For questions such as hardware selection, Simulia's knowledge base can provide additional info. QA00000059173 gives information on "Obtaining Performance Estimates for SIMULIA Abaqus with Different Hardware Configurations". This gives general recommendations as well as links to several papers. Check this out when you are thinking of getting a new system.

    Licensing - Standalone

    The most common licensing scheme nowadays (and the only one offered to new customers) is the use of extended tokens. In this case there are separate licenses for the graphical user interface and to run analyses. These licenses and tokens can be used for the entire extended portfolio, so not only Abaqus, but also Isight, FE-Safe, Tosca. The amount of tokens required depends on what you want to do. For Abaqus, the main driving factor is the amount of cores that the analysis will be run on. This can be calculated using the formula: INT(5 * N^0.422), our token calculator can calculate this for you.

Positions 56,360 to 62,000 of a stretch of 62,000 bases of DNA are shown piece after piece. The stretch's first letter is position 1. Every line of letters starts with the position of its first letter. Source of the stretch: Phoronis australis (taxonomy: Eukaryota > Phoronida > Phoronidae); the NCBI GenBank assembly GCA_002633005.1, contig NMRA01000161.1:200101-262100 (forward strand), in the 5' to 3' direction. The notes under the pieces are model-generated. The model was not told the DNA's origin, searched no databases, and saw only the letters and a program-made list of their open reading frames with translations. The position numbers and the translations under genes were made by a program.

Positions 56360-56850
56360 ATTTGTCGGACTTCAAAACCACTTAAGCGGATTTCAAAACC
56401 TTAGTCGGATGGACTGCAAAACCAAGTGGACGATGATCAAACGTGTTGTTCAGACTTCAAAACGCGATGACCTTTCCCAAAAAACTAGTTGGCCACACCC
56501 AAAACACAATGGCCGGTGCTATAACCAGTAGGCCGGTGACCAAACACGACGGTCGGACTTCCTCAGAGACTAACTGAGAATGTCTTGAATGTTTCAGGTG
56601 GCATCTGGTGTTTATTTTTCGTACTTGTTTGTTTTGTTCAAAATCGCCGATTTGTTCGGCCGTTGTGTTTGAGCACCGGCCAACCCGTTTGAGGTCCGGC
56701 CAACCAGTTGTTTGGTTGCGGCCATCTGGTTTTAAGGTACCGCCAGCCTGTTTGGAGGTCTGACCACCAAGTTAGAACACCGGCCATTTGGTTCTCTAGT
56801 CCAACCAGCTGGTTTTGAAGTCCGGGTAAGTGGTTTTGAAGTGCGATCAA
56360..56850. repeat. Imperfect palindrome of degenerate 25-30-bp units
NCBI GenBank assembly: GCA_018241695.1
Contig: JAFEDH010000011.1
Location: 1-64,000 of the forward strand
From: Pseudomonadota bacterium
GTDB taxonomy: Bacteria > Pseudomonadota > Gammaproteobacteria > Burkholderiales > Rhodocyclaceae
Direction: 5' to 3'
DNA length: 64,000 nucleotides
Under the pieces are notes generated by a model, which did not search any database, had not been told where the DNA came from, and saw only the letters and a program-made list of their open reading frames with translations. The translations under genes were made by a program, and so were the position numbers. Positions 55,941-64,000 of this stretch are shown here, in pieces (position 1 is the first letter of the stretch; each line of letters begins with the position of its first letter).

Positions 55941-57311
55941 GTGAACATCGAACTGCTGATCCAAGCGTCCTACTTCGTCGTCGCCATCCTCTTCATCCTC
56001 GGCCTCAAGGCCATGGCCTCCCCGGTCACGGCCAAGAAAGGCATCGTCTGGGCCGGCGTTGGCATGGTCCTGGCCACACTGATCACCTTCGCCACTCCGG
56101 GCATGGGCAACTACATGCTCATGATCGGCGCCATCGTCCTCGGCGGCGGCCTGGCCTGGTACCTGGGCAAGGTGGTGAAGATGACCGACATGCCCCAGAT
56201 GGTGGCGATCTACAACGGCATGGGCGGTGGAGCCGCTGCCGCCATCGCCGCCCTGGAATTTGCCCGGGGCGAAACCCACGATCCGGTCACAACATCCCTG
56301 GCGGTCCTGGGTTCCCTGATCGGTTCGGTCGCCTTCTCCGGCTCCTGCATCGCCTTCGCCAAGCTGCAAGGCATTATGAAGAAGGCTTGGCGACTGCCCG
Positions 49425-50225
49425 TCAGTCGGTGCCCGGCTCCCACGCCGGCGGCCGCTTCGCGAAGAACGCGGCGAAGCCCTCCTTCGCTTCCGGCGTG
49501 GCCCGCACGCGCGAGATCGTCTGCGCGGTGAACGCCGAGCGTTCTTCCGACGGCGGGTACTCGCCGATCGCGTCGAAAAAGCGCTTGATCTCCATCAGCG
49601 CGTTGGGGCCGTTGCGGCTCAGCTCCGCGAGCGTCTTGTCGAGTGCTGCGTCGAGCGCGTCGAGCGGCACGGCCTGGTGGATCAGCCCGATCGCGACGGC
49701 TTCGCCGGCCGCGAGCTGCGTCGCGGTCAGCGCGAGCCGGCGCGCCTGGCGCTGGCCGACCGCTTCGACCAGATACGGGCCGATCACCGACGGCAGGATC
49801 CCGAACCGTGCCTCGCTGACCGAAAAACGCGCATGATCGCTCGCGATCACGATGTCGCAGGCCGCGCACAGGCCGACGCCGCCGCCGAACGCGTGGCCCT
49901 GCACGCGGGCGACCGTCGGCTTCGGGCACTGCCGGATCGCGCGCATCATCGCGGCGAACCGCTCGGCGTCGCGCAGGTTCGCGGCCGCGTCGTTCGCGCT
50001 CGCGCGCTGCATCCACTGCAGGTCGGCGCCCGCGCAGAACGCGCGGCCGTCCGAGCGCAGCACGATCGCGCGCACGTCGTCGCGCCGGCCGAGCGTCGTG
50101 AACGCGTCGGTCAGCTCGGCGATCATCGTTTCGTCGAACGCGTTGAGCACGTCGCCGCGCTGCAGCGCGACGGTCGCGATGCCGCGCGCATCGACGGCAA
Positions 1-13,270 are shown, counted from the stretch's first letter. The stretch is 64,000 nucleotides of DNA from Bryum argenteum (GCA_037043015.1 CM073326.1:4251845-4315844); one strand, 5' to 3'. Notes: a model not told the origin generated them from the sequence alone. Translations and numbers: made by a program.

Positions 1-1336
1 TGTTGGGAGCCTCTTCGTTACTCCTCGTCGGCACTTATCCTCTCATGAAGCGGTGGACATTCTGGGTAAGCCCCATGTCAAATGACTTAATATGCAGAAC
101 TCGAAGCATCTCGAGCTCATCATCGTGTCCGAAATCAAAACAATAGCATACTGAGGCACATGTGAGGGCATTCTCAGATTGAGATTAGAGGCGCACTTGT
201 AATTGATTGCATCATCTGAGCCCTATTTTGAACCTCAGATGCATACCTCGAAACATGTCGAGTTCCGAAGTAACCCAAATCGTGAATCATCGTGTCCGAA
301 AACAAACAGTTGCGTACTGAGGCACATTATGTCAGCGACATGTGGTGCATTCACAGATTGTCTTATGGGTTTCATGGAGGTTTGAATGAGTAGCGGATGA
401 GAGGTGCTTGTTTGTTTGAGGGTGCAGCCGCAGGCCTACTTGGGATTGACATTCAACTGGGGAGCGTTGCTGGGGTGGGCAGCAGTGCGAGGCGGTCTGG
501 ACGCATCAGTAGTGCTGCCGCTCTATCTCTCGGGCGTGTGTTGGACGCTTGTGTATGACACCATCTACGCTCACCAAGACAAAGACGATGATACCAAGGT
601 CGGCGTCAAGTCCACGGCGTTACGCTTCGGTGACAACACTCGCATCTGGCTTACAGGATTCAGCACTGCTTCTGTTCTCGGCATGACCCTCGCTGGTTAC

These licenses are usually leased for a year. It is also possible to buy them or to have a quarterly license. In the last case, there is an uplift.

    With this licensing scheme tokens are used most effectively if there is constant simulation load throughout the year. To run an incidental project where results are required quickly (many cores used) a large amount of tokens is required for at least a quarter.

    Running Analyses on the Cloud